Employee performance attainment is a pervasive issue in the workplace and is increasingly becoming an important problem for effective human resource management. A review of the extant literature on perceived organizational support (POS) and performance suggests that there is a dearth of research aimed at examining the underlying mechanisms and the boundary conditions of the relationship between POS and performance. One of the objectives of this study is to examine the mediating role of psychological capital on the relationship between POS and performance. Furthermore, this study investigates the moderating role of organizational justice perception in said indirect relationship. Study 1 included a sample of 465 employees from both large private life insurance and telecom organizations. Study 2 was conducted on a sample of 216 employees from a large steel manufacturing firm. Findings suggest that psychological capital mediated the relationship between POS and performance. The indirect relationship of POS and performance via psychological capital was moderated by organizational justice. However, there is a counter-intuitive finding in this research. It was observed that at a high level of organizational justice, it had a smaller effect on performance in contrast to low level of organizational justice. Finally, theoretical contributions and managerial implications are discussed

Corporate Political Ties and Firm Performance in a Transition Economy: A Replication and Extension of Peng and Luo (2000)
Hai Guo, Chao Wang, Zeyu Wang, Xiaoyu Li

How do corporate political ties impact firm performance in a transition economy? This topic has attracted wide attention in the strategy field. Accordingly, our study replicates a highly influential study, ‘Managerial ties and firm performance in a transition economy: The nature of a micro-macro link’ (Peng & Luo, 2000). The original study found that managerial political ties greatly improve organizational performance, and that this ‘micro-macro’ link varies across ownership types, business sectors, firm sizes, and industry growth rates. This replication study offers a hierarchical view of political ties by extending it from the individual to the organizational level and explores the complex link between the two levels of corporate political ties and firm performance. The results of a staged quasi-replication exercise show some similarities with the original study in the mechanism of corporate political ties on firm performance but, more importantly, reveal some key differences in the effect size and contingent effects. Furthermore, an extended test shows that corporate political ties are multilevel, and different levels of political ties vary in their mechanisms and effects on firm performance. The findings reveal temporal and contextual sensitivities of political ties studies in transition economies.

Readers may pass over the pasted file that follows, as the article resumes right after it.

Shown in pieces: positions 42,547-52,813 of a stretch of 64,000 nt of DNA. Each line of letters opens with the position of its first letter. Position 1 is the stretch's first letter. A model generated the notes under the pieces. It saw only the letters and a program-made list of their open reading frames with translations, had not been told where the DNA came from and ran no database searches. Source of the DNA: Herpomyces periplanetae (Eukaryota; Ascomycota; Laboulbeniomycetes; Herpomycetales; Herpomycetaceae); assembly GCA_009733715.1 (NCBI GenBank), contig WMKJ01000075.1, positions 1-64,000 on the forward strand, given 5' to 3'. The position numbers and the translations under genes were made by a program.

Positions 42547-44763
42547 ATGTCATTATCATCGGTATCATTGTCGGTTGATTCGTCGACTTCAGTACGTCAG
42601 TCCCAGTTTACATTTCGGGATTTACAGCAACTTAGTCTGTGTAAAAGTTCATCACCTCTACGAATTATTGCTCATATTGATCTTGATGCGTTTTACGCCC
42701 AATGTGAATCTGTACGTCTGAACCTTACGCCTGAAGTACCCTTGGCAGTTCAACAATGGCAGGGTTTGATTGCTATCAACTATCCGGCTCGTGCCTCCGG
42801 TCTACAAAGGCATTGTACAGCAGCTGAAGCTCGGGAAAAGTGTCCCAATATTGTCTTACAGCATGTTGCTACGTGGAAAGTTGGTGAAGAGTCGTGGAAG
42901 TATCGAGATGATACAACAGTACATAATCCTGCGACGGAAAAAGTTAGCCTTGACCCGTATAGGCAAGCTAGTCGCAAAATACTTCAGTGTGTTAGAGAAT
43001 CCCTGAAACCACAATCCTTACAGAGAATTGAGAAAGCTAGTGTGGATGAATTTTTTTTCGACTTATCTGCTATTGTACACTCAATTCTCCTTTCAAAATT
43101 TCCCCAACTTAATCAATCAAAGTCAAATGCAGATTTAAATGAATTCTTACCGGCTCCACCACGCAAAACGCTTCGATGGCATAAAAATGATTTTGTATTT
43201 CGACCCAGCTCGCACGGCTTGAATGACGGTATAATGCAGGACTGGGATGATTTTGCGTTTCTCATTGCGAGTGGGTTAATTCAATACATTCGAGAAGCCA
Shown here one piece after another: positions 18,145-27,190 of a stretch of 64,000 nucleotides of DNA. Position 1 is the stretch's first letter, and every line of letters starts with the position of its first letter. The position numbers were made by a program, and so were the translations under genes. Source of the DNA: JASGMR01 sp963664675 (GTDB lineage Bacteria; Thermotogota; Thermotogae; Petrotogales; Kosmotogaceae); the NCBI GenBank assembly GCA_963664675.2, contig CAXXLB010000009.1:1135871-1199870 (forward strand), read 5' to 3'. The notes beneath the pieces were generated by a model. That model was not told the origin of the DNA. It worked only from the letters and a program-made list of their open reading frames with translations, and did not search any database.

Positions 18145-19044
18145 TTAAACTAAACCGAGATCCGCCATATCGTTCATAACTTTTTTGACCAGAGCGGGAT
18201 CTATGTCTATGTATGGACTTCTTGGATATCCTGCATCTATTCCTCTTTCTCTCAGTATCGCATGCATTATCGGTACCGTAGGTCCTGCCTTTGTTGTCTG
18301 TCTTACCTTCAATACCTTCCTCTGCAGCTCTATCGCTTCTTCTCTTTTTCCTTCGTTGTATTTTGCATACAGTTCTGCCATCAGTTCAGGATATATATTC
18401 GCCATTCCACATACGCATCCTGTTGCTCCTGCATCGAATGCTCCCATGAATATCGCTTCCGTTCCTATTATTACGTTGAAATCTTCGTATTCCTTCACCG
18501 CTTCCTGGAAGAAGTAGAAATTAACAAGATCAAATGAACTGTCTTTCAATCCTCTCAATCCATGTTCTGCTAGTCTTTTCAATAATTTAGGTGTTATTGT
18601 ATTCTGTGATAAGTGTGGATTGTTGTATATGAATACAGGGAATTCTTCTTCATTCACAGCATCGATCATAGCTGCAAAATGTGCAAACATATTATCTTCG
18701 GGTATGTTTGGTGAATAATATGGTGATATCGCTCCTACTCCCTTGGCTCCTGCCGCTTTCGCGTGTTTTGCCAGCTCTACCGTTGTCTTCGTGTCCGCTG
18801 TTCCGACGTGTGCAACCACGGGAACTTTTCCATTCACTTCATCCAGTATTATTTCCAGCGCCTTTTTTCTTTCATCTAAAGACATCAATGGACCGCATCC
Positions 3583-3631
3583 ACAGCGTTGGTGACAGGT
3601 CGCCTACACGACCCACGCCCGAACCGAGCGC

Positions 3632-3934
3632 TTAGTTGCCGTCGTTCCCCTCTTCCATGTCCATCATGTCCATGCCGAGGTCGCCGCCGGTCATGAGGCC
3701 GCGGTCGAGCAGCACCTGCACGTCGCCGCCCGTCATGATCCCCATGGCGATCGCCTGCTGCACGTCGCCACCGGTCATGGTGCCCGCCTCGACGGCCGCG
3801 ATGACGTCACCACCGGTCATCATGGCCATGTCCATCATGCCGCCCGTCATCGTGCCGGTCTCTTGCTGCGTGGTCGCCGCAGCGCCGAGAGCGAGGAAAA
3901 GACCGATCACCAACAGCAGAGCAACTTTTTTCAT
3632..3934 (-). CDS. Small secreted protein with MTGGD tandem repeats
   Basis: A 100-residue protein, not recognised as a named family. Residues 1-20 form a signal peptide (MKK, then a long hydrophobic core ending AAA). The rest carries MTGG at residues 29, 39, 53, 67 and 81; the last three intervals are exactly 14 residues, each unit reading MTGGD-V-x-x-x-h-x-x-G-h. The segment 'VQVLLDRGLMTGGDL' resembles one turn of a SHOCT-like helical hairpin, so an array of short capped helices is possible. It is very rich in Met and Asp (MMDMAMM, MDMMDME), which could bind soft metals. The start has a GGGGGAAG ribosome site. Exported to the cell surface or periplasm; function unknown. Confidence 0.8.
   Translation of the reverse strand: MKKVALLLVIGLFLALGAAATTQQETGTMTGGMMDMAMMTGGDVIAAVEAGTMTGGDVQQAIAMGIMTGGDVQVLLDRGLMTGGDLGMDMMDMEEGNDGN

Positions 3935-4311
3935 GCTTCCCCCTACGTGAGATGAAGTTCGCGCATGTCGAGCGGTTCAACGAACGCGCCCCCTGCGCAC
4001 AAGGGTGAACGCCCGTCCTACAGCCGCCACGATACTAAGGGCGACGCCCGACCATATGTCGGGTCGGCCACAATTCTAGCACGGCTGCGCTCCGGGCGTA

Combining Structural and Sequential Ambidexterity: A Configurational Approach Using fsQCA
Xiuxia Sun, Na Rong, Mouxuan Sun, Fangwei Zhu

Structural and sequential ambidexterity are proved to be two prevalent approaches in managing tension between exploration and exploitation. Dominant studies have treated the two approaches as mutually exclusive but have provided less insight about their combination, and the organizational configurations that advance such combination, which is a major meaningful gap explored in the current study. This study aims to explore the configurations of organization design choices to combine structural and sequential approaches from a holistic perspective. We apply fuzzy-set qualitative comparative analysis (fsQCA) to analyze the empirical data collected from 102 firms in China. The results show that firms attain high ambidexterity with both separated and blended configurations. Blended ones demonstrate that the structural and sequential approaches can be combined in a way that one approach dominates and the other subordinates. Organizational design mechanisms regarding the configurations for combining structural and sequential approaches are concluded as multielements (complements and substitutes) and multilevels (fit and interaction). These findings are also interpreted through the Chinese ‘Yin-Yang’ framework, which introduces ‘Yin-Yang balancing’ into the ambidexterity literature.

Taking the Path Less Traveled: How Responsible Leadership Addresses a Grand Challenge in Public Health, a Case Study from China
Zhi-Xue Zhang, Xiwei Yi, Yuntao Dong

This study unpacks how responsible leadership driven by a social mission can accomplish both social objectives and financial goals to support an organization’s survival. We focus on a social enterprise in the healthcare industry in China and examine how it balances its social mission and economic goals by enlarging the capacity of medical institutions and providing high-quality services to a high number of patients. Through our analysis of the case firm, we reveal the motivation and actions of an entrepreneur in establishing a socially responsible firm and the social implications of responsible leadership in operating such an enterprise. We provide an important supplement and extension to the work of Smith and Besharov (2019) by demonstrating how a responsible leader in China manages the process of balancing social and economic goals. We further contribute to the understanding of how a socially responsible firm can improve the healthcare industry and the reform of China’s healthcare.